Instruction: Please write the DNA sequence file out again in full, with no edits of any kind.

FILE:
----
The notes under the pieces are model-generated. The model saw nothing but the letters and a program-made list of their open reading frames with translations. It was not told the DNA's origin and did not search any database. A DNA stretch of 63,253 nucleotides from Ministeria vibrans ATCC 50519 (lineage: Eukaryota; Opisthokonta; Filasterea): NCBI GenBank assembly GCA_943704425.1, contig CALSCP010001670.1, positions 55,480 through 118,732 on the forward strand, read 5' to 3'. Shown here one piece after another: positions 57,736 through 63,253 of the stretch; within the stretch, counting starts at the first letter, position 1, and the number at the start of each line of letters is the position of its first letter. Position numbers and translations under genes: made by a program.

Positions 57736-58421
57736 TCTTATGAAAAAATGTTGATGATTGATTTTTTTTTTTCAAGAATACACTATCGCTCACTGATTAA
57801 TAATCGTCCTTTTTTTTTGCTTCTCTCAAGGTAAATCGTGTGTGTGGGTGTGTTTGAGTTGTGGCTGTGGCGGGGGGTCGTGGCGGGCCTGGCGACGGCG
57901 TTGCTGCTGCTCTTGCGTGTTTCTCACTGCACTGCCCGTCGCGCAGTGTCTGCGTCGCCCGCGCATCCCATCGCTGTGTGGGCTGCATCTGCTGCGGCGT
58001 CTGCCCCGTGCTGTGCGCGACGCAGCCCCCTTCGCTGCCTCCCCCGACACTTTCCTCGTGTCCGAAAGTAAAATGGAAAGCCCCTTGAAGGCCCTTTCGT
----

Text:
The notes under the pieces are model-generated. The model saw nothing but the letters and a program-made list of their open reading frames with translations. It was not told the DNA's origin and did not search any database. A DNA stretch of 63,253 nucleotides from Ministeria vibrans ATCC 50519 (lineage: Eukaryota; Opisthokonta; Filasterea): NCBI GenBank assembly GCA_943704425.1, contig CALSCP010001670.1, positions 55,480 through 118,732 on the forward strand, read 5' to 3'. Shown here one piece after another: positions 57,736 through 63,253 of the stretch; within the stretch, counting starts at the first letter, position 1, and the number at the start of each line of letters is the position of its first letter. Position numbers and translations under genes: made by a program.

Positions 57736-58421
57736 TCTTATGAAAAAATGTTGATGATTGATTTTTTTTTTTCAAGAATACACTATCGCTCACTGATTAA
57801 TAATCGTCCTTTTTTTTTGCTTCTCTCAAGGTAAATCGTGTGTGTGGGTGTGTTTGAGTTGTGGCTGTGGCGGGGGGTCGTGGCGGGCCTGGCGACGGCG
57901 TTGCTGCTGCTCTTGCGTGTTTCTCACTGCACTGCCCGTCGCGCAGTGTCTGCGTCGCCCGCGCATCCCATCGCTGTGTGGGCTGCATCTGCTGCGGCGT
58001 CTGCCCCGTGCTGTGCGCGACGCAGCCCCCTTCGCTGCCTCCCCCGACACTTTCCTCGTGTCCGAAAGTAAAATGGAAAGCCCCTTGAAGGCCCTTTCGT